I walked over a small hill, and on the rock was a white K with an arrow. I looked through the trees and thought I saw Katahdin, but I wasn’t sure. It didn’t look flat enough on top. I continued on through a semi cleared field, and I ran into Leslie (Curls), who is friends with my mom. She’s doing the flop part of her flip-flop hike after her grandson was born. We had a nice time chatting, and she gave me some good information for Whitehouse landing and the rest of the 100 mile wilderness.

Me with Curls

Going down the second climb, I saw 3 workers in yellow ATC hard hats. 2 were rolling a huge stone uphill by hand to be placed as part of the staircase they were building. It looked like grueling work, and the stones were huge. The third worker was placing smaller stones to line the steps and pouring buckets of dirt in the cracks. I thought about all the stone staircases I’d walked just today alone, and I thanked them for their work that made my hike easier.

The third worker lining the steps with smaller stones

Staircase made out of the huge stones the workers were moving by hand!

I came to a campsite where the workers had a tarp set up with their supplies. I left my pack with the tent and went down the blue blazed trail for water. It was flowing slowly, and I managed to get a bag by holding it under a small, leaf filled waterfall. A fair amount of leaf debris got into my bag, but with all the dried water sources from yesterday, I was just glad this one was full.

I hiked it up the hill and went to sit on a log near the campsite. A couple were sitting having a snack. The girl, Kim, started a thru hike in 2009 from Springer and made it to Mt Washington before quitting. I was amazed she made it so far and then quit, but she described feeling burnt out with hiking, and I could somewhat relate. When we had lots of rain in New York I was feeling burnt out and ready for it to be over. I enjoyed their company and we talked for a few minutes before leaving.

The 3 first peaks had wooded summits, but the last mountain (Whitecap), had a mostly cleared rocky summit. I came to a large carin (taller than me), and it had N and S labeled on rocks as well as a rock with VIEW. I went down the short trail without my pack, and came face to face with a picture perfect Mt Katahdin in the distance. It was an impressive mountain, dwarfing the other mountains surrounding it. I stared at it for a long while, feeling a mixture of elation and grief for the approaching end my of thru hike.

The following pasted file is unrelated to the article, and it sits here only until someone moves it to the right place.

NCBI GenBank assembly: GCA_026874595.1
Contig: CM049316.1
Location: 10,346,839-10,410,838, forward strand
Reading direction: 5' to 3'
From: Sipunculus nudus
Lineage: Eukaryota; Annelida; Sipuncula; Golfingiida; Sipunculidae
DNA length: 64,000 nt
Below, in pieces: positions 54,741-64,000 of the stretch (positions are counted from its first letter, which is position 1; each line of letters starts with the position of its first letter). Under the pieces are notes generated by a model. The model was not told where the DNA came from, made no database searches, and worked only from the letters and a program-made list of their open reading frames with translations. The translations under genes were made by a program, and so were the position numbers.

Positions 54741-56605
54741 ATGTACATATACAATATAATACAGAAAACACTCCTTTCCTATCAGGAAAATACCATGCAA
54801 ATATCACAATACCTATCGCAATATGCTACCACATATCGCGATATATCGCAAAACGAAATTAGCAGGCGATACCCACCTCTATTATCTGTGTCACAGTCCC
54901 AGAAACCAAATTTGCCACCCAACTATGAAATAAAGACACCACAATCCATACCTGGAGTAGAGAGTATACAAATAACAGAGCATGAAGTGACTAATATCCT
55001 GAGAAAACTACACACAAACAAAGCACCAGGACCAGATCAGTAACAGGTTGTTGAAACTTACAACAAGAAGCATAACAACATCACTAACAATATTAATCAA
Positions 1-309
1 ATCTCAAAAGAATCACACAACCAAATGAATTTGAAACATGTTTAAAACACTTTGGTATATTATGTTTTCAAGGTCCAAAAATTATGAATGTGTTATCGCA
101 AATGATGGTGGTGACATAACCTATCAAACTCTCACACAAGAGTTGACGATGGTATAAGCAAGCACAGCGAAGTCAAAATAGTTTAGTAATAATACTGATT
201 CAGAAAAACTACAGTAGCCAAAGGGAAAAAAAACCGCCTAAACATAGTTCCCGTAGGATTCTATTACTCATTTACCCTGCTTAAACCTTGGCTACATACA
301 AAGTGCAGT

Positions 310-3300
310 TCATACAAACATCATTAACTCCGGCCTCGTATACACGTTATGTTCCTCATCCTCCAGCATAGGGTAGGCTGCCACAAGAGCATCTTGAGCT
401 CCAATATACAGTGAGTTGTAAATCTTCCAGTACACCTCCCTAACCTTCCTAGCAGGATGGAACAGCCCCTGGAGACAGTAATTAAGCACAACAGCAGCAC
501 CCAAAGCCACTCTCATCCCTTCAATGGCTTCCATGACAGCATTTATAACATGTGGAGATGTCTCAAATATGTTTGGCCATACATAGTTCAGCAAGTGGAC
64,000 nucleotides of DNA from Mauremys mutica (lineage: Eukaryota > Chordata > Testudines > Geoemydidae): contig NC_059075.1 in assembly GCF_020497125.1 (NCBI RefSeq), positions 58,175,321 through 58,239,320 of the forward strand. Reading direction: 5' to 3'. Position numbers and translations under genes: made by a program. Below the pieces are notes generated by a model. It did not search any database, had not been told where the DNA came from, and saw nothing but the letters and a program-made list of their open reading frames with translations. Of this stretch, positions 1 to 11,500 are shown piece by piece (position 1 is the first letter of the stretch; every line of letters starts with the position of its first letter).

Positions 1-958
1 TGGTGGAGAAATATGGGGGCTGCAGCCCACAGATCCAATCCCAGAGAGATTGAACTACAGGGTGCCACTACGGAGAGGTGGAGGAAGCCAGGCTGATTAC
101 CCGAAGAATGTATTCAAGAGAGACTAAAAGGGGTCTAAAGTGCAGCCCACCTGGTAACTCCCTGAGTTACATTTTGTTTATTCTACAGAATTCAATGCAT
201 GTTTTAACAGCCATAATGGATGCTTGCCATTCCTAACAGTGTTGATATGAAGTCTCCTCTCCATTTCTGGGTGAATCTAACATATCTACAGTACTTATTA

The Big K

I had LTE, so I talked to my family and posted to Facebook, using most of my remaining battery. My full battery lasted 3 full days on mostly airplane mode, which is the longest I’ve gone without charging it. When I had my fill of the mountain, I went back to the looming carin and ate some snacks. Kim and her significant other came along and we talked some more before I headed down the trail.

I came to the first shelter and met a teenaged boy and his dad out for a section hike. I told them about the lack of water going south and pointed out water sources that were dry, and the teenager told me about good swimming spots. I met a couple doing a SOBO section with a very sweet pit bull named Meadow, and I continued the 3 miles to the next shelter.

I passed a rather murky pond and heard crashing and branches breaking in the distance. It didn’t sound urgent, just like the rambling along of some animal. I tried to stand still to listen some more, but I was quickly covered in mosquitoes (even wearing bug spray) so I hurried on. The terrain was beautiful and the miles went by in no time. I came to the shelter where Rash and Piñata had set up. The tentsites were crowded with 2 groups of people and a lot of single tents. I found Mayzie and Frog at the shelter as I went to get water and chatted with them.

Affiliate Disclosure

This website contains affiliate links, which means The Trek may receive a percentage of any product or service you purchase using the links in the articles or advertisements. The buyer pays the same price as they would otherwise, and your purchase helps to support The Trek's ongoing goal to serve you quality backpacking advice and information. Thanks for your support!

To learn more, please visit the About This Site page.

What Do You Think?